If you've yet to come across this little gem, be sure to make time on your busy viewing schedule for The Hospital. It's an impressive film that's smartly directed featuring terrific performances for its lead actors, and sports one of the finest screenplays committed to celluloid. Chayefsky earned his Oscar win with this film and in all honesty Hiller, Rigg, and Scott all equally deserved nominations - if not outright wins. I'd seen parts of this film in a screenwriting class as Chayefsky was a prominent subject, but the professor was far more interested in discussing Marty than digging into the intricacies of this film. I'm glad I finally got to see The Hospital in earnest as this one has quickly become a newfound favorite in my ever-expanding collection.
Vital Disc Stats: The Blu-ray
The Hospital arrives on Blu-ray courtesy of Twilight Time and is limited to a run of 3,000 units. Pressed onto a Region Free BD-50 disc, the disc is housed in a standard sturdy clear Blu-ray case and comes with a booklet containing stills from the film as well as a terrific essay from Julie Kirgo. The disc loads directly to a static image main menu featuring traditional navigation options.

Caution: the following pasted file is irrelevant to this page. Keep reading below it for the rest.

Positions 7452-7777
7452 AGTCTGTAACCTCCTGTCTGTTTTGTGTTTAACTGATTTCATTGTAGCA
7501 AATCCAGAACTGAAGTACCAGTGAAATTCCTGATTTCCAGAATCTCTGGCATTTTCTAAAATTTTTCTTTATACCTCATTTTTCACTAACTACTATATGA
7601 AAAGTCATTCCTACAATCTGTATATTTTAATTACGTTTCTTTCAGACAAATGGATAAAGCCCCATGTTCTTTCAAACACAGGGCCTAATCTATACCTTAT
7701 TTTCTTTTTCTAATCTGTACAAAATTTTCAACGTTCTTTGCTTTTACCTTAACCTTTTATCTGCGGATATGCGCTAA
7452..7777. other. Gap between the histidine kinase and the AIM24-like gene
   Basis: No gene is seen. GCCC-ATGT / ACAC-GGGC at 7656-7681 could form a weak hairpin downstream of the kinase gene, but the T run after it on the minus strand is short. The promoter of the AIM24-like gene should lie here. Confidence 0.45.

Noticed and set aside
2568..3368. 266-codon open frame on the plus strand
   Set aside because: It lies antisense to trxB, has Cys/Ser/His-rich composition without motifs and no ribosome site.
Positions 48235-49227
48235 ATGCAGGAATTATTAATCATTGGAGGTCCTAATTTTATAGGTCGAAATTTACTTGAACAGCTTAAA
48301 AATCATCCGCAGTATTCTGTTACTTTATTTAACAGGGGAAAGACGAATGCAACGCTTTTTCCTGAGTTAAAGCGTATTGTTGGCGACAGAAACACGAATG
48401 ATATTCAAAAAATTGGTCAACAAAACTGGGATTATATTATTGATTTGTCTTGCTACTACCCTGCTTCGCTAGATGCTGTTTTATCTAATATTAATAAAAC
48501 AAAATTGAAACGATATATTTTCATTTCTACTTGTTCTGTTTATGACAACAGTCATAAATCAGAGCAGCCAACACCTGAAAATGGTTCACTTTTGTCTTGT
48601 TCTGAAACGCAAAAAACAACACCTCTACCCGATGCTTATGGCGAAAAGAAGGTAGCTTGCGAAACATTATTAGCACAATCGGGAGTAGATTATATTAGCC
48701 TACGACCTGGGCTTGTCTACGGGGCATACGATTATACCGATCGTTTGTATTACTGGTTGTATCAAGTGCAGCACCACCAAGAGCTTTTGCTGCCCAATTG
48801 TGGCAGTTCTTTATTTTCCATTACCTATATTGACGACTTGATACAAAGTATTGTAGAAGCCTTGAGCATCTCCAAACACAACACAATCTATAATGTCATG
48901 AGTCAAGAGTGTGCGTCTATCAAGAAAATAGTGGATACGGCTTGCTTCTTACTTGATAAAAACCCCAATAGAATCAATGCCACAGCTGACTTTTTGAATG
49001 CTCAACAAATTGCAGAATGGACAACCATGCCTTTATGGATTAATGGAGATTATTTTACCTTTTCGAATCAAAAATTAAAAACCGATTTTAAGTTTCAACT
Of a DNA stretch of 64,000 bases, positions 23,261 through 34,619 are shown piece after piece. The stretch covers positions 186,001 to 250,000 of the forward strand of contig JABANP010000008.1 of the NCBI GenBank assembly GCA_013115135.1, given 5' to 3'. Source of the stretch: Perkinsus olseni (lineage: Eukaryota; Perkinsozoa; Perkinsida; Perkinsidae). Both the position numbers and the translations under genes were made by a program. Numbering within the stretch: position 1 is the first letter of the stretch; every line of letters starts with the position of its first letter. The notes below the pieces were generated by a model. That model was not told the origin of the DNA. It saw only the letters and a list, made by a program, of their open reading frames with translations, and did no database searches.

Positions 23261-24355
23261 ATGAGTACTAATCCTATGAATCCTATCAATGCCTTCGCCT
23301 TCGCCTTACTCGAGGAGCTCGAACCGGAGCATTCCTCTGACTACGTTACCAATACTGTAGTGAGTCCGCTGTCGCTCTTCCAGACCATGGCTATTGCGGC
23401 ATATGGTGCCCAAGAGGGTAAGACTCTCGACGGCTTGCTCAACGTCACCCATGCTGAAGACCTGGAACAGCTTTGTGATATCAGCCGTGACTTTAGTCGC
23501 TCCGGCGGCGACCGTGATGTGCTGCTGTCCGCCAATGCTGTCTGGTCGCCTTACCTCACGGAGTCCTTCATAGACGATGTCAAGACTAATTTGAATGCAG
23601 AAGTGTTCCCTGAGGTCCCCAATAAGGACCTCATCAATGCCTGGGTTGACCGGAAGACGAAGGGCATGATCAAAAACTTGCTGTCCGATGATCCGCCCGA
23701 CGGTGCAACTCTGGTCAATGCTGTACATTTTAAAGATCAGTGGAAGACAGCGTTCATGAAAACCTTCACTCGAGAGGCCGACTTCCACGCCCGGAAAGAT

The Hospital makes its Blu-ray debut with a strong 1.85:1 1080p transfer. Made in 1971, the image exudes all of the trappings of a late 60s early 70s film with lots of brown/tan clothes and drab color schemes. So at first glance, it may not be a real looker of films, but the image has a lot to offer. Film grain is present without ever being noisy or intrusive. Detail levels are strong and sharp allowing you to see and appreciate fine facial features, clothing details, as well as the intricate production design that went into making the hospital set look like a scene of total and complete chaos. Colors are vivid without appearing oversaturated and do feature some strong primary pop when and where appropriate - given the drab setting there's really not a lot of opportunities save for clothing or the film's few outdoor sequences. Black levels are nice and inky through most of the film. There's a midpoint scene where Scott and Rigg are talking in his hotel room where blacks are bit hazier brown, but nothing too terrible to knock the image score for. The print sourced for this transfer is in fine shape with only very slight speckling of note.